Department of Labor The Secretary of Labor should direct the Assistant Secretary for Employment and Training, in cooperation with the Office of the Inspector General (OIG) and other appropriate departmental officials, to assess Job Training Partnership Act (JTPA) monitoring mechanisms at federal and state levels to ensure that they: (1) are working as designed; (2) are adequate to ensure that the state fiscal control and administration program will be able to identify and correct internal control problems if they still exist; and (3) provide reasonable assurance that federal and state control objectives are being achieved.
Closed – Implemented
An assessment of the monitoring tools was completed. A Policy Guidance System was implemented in December 1986, and a revised Compliance Review System was implemented in February 1987. A new Management Review System was implemented in July 1987.
Department of Labor The Secretary of Labor should direct the Assistant Secretary for Employment and Training, in cooperation with OIG and other appropriate departmental officials, to improve its vulnerability assessment process to ensure that it is adequate for determining the vulnerability of JTPA.
Closed – Not Implemented
GAO and Labor have a fundamental disagreement over Labor's responsibility to assess state and service delivery levels' operations. Labor believes that it is sufficiently in compliance with JTPA, Federal Managers Financial Integrity Act (FMFIA), Comptroller General (CG) instructions, and Office of Management and Budget (OMB) guidance. GAO will address this issue in a FMFIA follow-up review.
Department of Labor The Secretary of Labor should direct the Assistant Secretary for Employment and Training, in cooperation with OIG and other appropriate departmental officials, to work with OMB to resolve state officials' concerns regarding JTPA audits at the state and service delivery levels.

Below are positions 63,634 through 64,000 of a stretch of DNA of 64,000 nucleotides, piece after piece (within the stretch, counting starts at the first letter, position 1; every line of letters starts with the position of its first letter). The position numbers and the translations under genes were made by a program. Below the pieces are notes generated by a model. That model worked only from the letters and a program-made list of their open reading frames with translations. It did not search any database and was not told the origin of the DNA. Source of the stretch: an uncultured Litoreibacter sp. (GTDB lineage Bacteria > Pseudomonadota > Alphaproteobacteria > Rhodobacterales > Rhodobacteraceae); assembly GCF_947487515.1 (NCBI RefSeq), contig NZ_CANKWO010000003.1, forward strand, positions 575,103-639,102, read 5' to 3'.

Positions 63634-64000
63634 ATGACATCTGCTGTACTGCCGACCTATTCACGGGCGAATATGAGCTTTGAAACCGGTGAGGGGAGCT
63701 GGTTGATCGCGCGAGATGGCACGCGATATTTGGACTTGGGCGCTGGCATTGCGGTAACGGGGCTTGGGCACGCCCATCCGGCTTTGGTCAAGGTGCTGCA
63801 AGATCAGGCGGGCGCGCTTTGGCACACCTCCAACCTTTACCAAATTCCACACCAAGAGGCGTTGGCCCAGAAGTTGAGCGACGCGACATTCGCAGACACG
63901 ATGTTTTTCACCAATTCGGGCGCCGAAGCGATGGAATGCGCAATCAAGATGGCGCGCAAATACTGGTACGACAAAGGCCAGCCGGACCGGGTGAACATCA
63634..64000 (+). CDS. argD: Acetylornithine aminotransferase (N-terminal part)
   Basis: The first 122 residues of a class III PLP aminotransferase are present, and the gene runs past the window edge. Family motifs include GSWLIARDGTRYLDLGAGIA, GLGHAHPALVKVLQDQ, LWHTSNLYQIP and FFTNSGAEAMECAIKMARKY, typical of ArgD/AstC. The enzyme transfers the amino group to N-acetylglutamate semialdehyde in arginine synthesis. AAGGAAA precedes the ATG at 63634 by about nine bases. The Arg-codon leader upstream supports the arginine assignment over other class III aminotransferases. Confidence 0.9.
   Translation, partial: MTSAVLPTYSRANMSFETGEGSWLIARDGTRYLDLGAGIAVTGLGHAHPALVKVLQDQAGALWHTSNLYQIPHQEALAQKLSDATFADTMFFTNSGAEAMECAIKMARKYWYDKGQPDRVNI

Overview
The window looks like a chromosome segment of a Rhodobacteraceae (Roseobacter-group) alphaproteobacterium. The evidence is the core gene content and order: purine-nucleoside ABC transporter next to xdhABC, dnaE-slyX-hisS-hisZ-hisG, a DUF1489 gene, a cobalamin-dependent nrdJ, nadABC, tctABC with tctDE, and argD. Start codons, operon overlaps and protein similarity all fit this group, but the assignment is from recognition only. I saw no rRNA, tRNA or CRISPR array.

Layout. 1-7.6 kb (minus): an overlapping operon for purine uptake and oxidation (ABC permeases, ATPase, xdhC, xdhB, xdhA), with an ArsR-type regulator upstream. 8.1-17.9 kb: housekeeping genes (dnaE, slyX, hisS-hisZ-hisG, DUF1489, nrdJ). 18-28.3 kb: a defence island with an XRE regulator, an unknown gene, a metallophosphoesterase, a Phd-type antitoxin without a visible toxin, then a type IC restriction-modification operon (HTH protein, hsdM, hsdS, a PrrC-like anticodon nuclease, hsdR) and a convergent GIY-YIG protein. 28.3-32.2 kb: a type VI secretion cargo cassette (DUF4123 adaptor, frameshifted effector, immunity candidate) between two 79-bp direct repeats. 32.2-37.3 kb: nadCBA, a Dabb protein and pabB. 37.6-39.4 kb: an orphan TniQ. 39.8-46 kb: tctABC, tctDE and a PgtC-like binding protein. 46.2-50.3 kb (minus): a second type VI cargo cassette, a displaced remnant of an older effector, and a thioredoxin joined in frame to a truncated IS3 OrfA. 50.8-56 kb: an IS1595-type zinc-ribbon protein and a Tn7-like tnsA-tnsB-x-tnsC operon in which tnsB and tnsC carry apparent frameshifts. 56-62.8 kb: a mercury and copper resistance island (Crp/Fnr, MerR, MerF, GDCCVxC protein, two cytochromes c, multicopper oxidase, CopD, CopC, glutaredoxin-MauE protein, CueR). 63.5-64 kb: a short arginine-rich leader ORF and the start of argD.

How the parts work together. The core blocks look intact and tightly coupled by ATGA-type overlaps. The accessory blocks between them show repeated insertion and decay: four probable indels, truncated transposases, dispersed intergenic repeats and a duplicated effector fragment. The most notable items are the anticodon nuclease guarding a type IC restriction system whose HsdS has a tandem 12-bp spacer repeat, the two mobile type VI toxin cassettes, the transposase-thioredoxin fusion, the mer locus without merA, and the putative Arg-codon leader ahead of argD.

Closed – Implemented
In July 1985, Labor revised its JTPA oversight guidance to focus review efforts at the state and service delivery levels on certain problem areas and initiated discussions between ETA and OIG on the feasibility of conducting joint reviews of related state and local internal control systems.
Department of Labor The Secretary of Labor should direct the Assistant Secretary for Employment and Training to develop a comprehensive oversight strategy that clearly shows: (1) how each monitoring mechanism relates; (2) what the results will be used for; and (3) who is responsible for carrying out the oversight function.
Closed – Implemented
Labor identified its unemployment insurance oversight mechanisms and is considering whether changes should be made. Also, Labor started monitoring states' annual operating plans to determine whether: (1) milestones are being met; or (2) corrective actions are identified and implemented, and identify problems occurring nationally so that corrective actions can be taken.
Department of Labor The Secretary of Labor should direct the Assistant Secretary for Employment and Training to work with the Assistant Secretary for Administration and Management to evaluate and possibly redesign its vulnerability assessment instrument and process for unemployment insurance to ensure that they produce reliable results and more completely cover the program.